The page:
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Many of these requests appear to express a longing for what it’s like to be free. At times, it’s about living vicariously, as when one prisoner asked for a photo from the Sahara desert with a note “enjoy it for me.” Sometimes “liberation” is taken very literally. Breaking shackles in one way or another (like dropping them from the Brooklyn Bridge) is a recurring motif.

“When you’re in solitary, you’re constantly trying to find ways to escape,” says Johnny Perez, a reentry advocate at the Urban Justice Center who spent a total of three years in solitary during his 15-year incarceration. “You’ll find a lot of people in solitary sleep for hours and hours, because while we’re sleeping, we’re not in that cell. We’re spiritually and psychologically elsewhere.” Pictures, he says, have a similar effect.

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There are two goals for the photographs, Reynolds says. The first was to be as specific as possible when fulfilling the requests. One man, for instance, wanted his mother to be shown leaning against a Hummer in front of a mansion, with cash spread in front on the ground. Casella says that they have no qualms about using photo-editing software.

“In a sense they were giving us something to see, because they were already seeing it. The form of human connection is that we were filling something they had already seen and giving it to back to them,” Reynolds says.

And the other is to really maintain high artistic standards: “We think prisoners should have good art.”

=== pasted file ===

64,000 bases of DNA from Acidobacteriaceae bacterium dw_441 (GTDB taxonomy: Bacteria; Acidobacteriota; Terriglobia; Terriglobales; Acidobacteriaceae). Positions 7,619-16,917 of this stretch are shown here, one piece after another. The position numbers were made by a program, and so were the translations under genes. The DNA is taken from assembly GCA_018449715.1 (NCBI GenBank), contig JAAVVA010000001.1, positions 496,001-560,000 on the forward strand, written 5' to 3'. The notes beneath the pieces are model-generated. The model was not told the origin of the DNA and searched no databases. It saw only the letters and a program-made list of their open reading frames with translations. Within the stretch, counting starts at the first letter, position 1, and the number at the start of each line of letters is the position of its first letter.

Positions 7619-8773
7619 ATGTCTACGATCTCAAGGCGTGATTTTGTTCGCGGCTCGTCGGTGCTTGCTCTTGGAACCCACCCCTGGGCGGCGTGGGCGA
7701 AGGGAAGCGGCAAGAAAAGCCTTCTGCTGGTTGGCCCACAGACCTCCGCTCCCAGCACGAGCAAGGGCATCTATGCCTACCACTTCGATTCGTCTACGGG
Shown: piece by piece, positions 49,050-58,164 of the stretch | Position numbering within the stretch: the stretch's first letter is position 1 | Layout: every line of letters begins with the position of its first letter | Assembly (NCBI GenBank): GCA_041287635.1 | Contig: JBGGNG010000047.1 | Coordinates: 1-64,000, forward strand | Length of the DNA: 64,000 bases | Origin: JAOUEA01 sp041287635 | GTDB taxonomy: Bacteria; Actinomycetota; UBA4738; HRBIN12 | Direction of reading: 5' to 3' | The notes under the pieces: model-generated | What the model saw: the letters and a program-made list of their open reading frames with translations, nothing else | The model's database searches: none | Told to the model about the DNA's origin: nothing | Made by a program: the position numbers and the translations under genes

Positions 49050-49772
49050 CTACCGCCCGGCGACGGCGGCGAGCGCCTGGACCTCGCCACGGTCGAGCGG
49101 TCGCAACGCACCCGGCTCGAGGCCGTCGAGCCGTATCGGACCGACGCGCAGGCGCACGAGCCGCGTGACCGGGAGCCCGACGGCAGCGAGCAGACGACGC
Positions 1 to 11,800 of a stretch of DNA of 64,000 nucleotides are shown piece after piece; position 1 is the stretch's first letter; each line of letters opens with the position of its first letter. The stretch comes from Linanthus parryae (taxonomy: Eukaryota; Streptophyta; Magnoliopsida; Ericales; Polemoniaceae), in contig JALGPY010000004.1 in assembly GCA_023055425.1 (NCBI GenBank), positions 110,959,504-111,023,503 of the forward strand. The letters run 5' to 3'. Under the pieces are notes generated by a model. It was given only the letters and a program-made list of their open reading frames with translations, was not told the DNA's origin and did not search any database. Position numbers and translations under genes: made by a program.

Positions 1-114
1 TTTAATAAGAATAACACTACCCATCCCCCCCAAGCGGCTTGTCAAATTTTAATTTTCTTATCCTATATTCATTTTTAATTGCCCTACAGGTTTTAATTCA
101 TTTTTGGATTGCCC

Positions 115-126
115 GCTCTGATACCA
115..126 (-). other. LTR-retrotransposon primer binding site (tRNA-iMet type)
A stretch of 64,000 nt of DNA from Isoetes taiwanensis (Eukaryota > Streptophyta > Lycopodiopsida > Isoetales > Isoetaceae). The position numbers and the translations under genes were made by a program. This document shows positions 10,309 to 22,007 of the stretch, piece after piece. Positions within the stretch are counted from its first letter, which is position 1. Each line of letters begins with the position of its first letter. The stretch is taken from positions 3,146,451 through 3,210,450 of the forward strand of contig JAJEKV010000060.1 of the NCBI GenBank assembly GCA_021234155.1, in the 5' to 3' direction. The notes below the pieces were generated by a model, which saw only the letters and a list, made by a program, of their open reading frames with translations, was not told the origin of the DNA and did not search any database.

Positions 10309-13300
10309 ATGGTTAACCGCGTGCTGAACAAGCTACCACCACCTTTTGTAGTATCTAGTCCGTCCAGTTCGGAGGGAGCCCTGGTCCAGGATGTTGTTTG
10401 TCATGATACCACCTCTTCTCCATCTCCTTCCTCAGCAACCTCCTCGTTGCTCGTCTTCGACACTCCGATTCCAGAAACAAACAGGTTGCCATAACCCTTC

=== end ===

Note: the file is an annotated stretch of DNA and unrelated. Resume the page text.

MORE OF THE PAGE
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Inmates who have gone through solitary say that any sensory reference point is crucial in a place where there is virtually no stimuli.

“It’s almost like you’re in the Twilight Zone,” says Victor Pate, an organizer for Campaign for Alternatives to Isolated Confinement (CAIC), who spent a total of two years in solitary over 15 years in prison. “It’s like it’s not real, but you know it’s real.” Anything that would connect him with the outside world would keep him from going off the “really deep, deep end.” Suicide rates in solitary confinement are high.


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It’s difficult to determine how many prisoners are held in isolation in the United States. In 2015, according to Yale researchers, it was at least 67,000, both men and women. They are often held for years or decades on end, which has devastating psychological effects and has been repeatedly likened to torture by researchers, including those of the UN.

The Brooklyn exhibit comes at a critical time for New York, as a push for ending long-term solitary confinement is gaining support in the state’s legislature. Perez and other former inmates are among those staffing the exhibit, which aims to create a link between the public, and those who are, as Pate put it, “out of sight, out of mind.”

The organizers point to the requests as a particularly powerful form of making that connection.

“When you’re reading a request, you realize you’re learning about something people are already seeing and thinking about,” Reynolds says. “And so you’re drawn to thinking much more about that person, as someone directing the image.”

59 Ramon NY by Hanna Kozlowska on Scribd

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33 Rafael NY by Hanna Kozlowska on Scribd